Thursday, July 28, 2005

Misusing Native Symbols

Ever wanted to buy some Indian jewelry or crafts but didnt know what was appropriate or how something should be used? Were you dying to get a Native symbol for a tattoo but didn't know if you would offend an entire nation of people with that Thunderbird on your...arm?

Well, Native America Calling is here to help you out.

Friday, July 29, 2005 - Misusing Native Symbols:
Dream Catchers, Kokopelli, Totem Poles…you name it and you’ll probably see these items or symbols on sale in any number of stores or swap meets. Quite often the purpose of the item or symbol is lost on the buyer or they get limited information about the true traditional nature of the item. What does the Dream Catcher really stand for and how was it used in the past? Why won’t some Native people consider hanging a picture of Kokopelli in their home? The use and misuse of Native symbols may offend some Natives but it remains big business for many shop keepers. How does it impact you? Guests include Jodell Meyer (Mille Lacs Ojibwe) Assistant Site Manager/Mille Lacs Indian Museum & Trading Post.

Native America Calling Airs Live
Monday - Friday 1-2pm EST
You can listen on your computer here:

Wednesday, July 27, 2005

Outsourcing to the Rez

Next time your computer breaks and you call support, you might be calling Indians in Pine Ridge instead of Indians in New Delhi. That's right. Some jobs have come back from overseas, not just to America, but to Native America.

Karlene Hunter is the founder and president of Lakota Express, "an experienced, full-service direct mail and telemarketing company with a proven track record" that happens to be located on the Pine Ridge Reservation. While her company employs 18 people now, they are expecting to expand staff to 150 soon. That is incredibly significant in a play where unemployment runs at 84%.*

So be nicer to those Customer Service people. They might be Indians.

Friday, July 22, 2005

The Basic Skills Caucasian American Workbook

Sometimes parody is much more effective than all the well-meaning lectures in the world. Found at

Beverly Slapin and Annie Esposito invite us to read the Basic Skills Caucasian American Workbook and 10 Little Whitepeople. The reviews are in, and the experts are impressed:

Slapin, Beverly, and Annie Esposito, Basic Skills Caucasian Americans Workbook.1994, b/w illustrations.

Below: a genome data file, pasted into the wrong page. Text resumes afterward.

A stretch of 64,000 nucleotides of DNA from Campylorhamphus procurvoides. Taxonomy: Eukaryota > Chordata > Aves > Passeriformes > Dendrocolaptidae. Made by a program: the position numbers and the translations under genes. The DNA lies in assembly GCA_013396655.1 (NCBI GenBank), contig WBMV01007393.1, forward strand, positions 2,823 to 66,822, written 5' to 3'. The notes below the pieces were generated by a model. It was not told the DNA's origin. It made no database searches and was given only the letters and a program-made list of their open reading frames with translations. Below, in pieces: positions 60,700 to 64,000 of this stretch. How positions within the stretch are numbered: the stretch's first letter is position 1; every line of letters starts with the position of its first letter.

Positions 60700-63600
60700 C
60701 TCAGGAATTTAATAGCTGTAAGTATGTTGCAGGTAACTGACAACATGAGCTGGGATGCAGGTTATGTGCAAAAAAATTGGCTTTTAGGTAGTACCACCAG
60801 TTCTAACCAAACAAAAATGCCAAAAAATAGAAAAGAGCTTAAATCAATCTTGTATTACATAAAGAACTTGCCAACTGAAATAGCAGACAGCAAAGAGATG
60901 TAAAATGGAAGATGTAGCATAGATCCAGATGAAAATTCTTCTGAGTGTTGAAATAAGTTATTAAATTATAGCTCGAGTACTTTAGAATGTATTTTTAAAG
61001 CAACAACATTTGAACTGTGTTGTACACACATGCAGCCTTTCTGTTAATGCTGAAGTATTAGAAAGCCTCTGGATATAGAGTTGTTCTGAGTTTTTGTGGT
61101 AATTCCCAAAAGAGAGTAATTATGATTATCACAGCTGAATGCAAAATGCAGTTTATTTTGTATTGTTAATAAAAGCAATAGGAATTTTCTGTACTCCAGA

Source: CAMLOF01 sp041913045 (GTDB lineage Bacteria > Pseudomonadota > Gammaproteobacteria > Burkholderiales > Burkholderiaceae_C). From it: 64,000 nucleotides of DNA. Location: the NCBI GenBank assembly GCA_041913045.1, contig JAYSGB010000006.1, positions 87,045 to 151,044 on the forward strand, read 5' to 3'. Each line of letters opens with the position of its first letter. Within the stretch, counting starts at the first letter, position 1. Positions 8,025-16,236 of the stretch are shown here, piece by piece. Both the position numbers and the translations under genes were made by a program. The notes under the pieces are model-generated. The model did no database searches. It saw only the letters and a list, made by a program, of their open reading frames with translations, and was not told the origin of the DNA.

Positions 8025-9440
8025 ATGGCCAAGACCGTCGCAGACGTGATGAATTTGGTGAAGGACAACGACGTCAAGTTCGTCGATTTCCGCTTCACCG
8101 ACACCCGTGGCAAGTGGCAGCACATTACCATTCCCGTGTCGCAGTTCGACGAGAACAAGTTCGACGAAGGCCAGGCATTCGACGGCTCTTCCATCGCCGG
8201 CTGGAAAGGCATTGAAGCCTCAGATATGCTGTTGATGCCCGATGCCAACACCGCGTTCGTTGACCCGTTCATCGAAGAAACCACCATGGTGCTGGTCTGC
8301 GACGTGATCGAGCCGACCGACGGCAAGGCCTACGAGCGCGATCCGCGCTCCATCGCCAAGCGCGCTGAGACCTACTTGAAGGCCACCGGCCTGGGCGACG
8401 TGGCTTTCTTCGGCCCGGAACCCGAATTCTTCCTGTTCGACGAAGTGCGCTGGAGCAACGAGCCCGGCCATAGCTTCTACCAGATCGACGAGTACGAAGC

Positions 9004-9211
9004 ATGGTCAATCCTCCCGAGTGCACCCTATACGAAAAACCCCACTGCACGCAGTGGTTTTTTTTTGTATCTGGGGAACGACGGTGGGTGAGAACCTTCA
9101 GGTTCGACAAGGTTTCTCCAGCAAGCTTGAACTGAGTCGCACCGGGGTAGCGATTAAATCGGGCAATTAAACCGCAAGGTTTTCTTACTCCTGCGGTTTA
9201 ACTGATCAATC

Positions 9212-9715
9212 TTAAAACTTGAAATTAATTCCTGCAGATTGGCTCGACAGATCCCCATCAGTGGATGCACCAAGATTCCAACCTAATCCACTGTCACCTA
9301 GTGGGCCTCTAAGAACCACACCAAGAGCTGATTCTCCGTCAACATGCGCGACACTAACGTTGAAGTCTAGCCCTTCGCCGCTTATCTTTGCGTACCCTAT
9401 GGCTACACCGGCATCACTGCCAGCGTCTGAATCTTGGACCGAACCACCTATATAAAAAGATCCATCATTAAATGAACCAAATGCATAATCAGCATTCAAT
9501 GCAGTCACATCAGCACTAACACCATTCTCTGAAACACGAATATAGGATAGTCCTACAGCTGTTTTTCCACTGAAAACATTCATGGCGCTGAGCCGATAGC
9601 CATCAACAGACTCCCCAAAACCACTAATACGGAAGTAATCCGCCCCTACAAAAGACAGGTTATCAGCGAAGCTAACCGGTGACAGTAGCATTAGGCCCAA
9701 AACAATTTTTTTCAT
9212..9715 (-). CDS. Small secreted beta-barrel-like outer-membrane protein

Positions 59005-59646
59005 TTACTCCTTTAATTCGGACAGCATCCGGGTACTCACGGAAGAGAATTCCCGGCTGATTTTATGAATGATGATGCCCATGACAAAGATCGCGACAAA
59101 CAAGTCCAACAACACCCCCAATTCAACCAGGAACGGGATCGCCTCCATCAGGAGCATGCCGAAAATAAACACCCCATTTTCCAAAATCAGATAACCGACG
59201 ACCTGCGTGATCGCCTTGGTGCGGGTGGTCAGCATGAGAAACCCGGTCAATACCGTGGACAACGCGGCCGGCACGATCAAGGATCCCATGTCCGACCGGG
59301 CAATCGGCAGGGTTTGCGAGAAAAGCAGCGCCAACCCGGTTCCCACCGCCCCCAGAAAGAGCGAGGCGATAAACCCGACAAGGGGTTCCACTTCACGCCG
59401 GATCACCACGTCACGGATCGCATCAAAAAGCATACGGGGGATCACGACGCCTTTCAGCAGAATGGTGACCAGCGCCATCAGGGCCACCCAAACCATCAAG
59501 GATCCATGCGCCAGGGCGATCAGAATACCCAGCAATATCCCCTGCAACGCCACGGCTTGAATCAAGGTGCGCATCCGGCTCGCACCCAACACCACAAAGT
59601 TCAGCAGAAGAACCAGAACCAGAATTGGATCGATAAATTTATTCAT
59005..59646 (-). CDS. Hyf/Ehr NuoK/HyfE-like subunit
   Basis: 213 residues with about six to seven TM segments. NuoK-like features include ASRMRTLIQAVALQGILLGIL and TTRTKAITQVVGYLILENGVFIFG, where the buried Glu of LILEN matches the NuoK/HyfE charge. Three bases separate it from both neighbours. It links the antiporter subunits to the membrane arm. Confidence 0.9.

"Profound scholarship."
–John J. Knucklebones, Ph.D, The Sacred and the Profane: Studies in Ancient White Art

"Slapin and Esposito have caught the magic of the Caucasian. May their 'talking leaves' take you into the Caucasian world of mystery and beauty." –Doris M. Seale, Former Curator Emeritus, Museum of the American Caucasian

Slapin, Beverly, and Annie Esposito, 10 Little Whitepeople. 1995, b/w illustrations.

"[T]eachers looking for picture books that cut across the curriculum will find this a good way to combine a unit on Whitepeople with counting."

"Hurray! At long last primary school educators and lovers of children's literature have an accurate Caucasian American book written for primary children."
The Five Porcupines

I don't believe Slapin and Esposita mean to offend; I think they mean to enlighten. If these books sound ridiculous to you, then good. Similar books featuring Indians sound ridiculous to us.

These books are for sale at, along with others on how to look for bias against Indians in children's books.

Friday, July 15, 2005

How to Spend a Saturday

Here's where I'll be tomorrow.

The Annual Eight Northern Indian Pueblos Arts & Crafts Show.

"A bustling Native American festival with a dazzling spectrum of visual arts, music, dance and food [..] Start with the idea that Native Americans themselves - not art gallery directors, not collectors, not museum people - organize and operate the event. Stir in about 300 of the nation's most talented Native American artists working as jewelers, potters, sculptors, painters, wood carvers and more. In addition to visual attractions, visitors will find an exciting program of traditional Pueblo dances, the haunting rhythms of Native American drums, and the delicious enticement of traditional Pueblo food."

It's OK to want to be there, too.

Wednesday, July 13, 2005

Good TV

Being disconnected from the world this past week has been great, but I am back none too soon. There are some noteworthy TV shows of interest to Natives and everyone else on this week.

Guns, Germs and Steel on PBS

In this TV version of his Pulitzer-prize winning book, Jared Diamond explores the deceptively sinple question of why some cultures have advanced at a faster rate than other cultures. Why has the Whiteman grown to dominate the world economically? Diamond proposes an answer that might startle you.

This Monday's episode: In Part 2 (of three), Jared Diamond explores reasons why Spanish Conquistadors conquered the Incas in 1532 "instead of the other way around."

Airing Mondays 7/11,7/18 and 7/25 at 10/9 central, but check local listings to make sure.

Lewis and Clark and the
Journey of Sacagawea on PBS

Ken Burns takes on Lewis and Clark, followed by an hour on Sacagawea: Recalling the young Native American woman who traveled with Lewis and Clark through tribal oral histories, along with Lewis's and Clark's journals.

Wednesday, July 13, 10:00pm

And don't forget to watch the conclusion of Into the West and tell me what you think.

Tuesday, July 05, 2005

Summer Hiatus

It's that time of the year for NDNs. Ceremony time. So I am on summer hiatus for a few days, up in the Taos mountains with family, far away from the internet.

I should return to blogging next week. Until then, keep reading and enjoy the summer.